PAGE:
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The Occasional Keepers \ True North [LTMCD 2511]

The Occasional Keepers is an ongoing studio collaboration between songwriters Bobby Wratten (Field Mice, Trembling Blue Stars) and Carolyn Allen and Caesar (The Wake).

Their second album True North was recorded and produced by the Keepers with Ian Catt (St Etienne) in London during February of 2008. Guest musician Beth Arzy (Aberdeen, Trembling Blue Stars) features on The Life of the Fields. Retaining plenty of acoustic, reflective elements from the first album, this release adds experimental, song-based pop flourishes to captivating effect.


1. If The Ravens Leave
2. The Cricket Laced Midnight
3. Town of 85 Lights
4. Leave the Secret There Forever
5. The Life of the Fields
6. Factory Records
7. I've Realised
8. Snow and Feathers
9. Elsinore
10. A Distant Piano on a Foggy Night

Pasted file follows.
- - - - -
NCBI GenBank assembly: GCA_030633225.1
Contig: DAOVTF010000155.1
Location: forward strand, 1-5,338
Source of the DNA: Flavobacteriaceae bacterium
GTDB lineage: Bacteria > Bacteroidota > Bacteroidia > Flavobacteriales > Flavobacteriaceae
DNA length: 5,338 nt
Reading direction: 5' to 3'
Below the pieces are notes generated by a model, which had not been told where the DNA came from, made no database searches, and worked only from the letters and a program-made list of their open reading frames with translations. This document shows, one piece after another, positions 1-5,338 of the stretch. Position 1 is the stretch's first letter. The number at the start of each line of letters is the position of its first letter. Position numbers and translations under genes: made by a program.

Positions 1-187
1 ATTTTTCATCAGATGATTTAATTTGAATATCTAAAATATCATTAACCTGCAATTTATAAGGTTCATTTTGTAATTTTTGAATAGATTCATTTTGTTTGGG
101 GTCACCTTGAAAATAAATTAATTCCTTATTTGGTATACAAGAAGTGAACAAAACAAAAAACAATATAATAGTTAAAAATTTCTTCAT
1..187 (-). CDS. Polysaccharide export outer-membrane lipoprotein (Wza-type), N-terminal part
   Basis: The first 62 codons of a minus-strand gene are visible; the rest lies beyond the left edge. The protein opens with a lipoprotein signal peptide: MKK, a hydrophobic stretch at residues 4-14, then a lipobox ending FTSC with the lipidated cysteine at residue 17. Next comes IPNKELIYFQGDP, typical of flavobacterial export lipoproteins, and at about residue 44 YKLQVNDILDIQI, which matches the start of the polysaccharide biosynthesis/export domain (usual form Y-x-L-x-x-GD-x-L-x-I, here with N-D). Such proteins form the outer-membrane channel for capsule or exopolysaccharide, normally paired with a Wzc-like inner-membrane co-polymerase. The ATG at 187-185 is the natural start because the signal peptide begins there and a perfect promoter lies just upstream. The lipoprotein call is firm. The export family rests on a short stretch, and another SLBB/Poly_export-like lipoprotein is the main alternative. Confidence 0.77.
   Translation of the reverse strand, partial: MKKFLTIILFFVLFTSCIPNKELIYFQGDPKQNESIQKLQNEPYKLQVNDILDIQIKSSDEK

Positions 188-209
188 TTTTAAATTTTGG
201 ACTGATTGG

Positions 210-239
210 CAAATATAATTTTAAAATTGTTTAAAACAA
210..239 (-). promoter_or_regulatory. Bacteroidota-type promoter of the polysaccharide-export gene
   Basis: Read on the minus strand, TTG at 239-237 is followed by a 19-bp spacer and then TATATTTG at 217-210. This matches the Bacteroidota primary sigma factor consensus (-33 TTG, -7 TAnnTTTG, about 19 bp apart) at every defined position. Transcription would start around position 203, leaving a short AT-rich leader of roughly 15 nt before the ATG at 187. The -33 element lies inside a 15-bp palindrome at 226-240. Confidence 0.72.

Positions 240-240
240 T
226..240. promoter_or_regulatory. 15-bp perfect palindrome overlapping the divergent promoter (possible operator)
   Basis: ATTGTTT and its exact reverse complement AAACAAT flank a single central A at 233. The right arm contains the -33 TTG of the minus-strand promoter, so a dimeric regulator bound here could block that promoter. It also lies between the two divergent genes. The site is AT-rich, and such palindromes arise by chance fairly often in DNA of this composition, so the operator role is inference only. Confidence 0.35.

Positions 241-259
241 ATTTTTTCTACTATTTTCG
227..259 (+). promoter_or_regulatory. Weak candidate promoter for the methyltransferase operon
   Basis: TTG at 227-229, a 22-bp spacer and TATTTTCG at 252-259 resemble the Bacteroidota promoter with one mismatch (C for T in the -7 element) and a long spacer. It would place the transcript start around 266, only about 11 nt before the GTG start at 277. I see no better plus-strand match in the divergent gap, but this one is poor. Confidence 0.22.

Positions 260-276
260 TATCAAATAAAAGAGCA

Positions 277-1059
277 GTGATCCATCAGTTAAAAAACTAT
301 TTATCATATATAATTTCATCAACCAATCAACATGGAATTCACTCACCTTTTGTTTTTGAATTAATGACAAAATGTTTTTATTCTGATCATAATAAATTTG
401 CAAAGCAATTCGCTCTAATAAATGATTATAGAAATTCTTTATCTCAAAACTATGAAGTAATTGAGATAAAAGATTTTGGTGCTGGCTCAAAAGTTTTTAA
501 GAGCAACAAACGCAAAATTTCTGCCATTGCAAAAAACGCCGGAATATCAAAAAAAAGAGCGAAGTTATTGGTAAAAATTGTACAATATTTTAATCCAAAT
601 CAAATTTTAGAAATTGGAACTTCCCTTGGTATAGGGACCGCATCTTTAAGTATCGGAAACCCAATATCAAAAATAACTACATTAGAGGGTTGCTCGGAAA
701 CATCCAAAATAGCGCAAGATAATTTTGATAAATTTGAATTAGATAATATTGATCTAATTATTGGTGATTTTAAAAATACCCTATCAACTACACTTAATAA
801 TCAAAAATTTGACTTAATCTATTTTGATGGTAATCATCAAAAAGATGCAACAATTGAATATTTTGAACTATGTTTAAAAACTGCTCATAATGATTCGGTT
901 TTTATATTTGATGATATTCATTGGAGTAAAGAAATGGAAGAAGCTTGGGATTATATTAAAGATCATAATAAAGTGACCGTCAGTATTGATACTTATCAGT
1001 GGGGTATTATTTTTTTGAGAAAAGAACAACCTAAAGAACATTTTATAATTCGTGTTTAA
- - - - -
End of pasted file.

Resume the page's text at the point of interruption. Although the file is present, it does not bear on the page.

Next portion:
Available on CD and digital (MP3 or FLAC). To order please first select correct shipping option (UK, EU or Rest of World) and then click on Add To Cart button below cover image. Digital copies are delivered to customers via link sent by email.

True North [LTMCD 2511]
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"Opening track If the Ravens Leave curls up in the hearth-warmed electronics and bedsit earnestness that have been the hallmarks of Wratten's groups, overseen here by Saint Etienne producer/multi-instrumentalist Ian Catt. Wratten murmuringly describes the birds' departure "beneath the moon's glow," as minimal guitar stabs, sustained synth chords, and programmed beats - accompanied eventually by chiming guitars and, later, a skeletal bass line - evoke a cozy intimacy. It's the middle of a long night, the middle of a long day, and the radio weather report butts up against the stereo's Stardust as Wratten envisions kingdoms falling. Twee is a humble kingdom, for sure, but one that has managed to quietly piss off hostile attackers for multiple generations of bands now" (Pitchfork, 05/2008)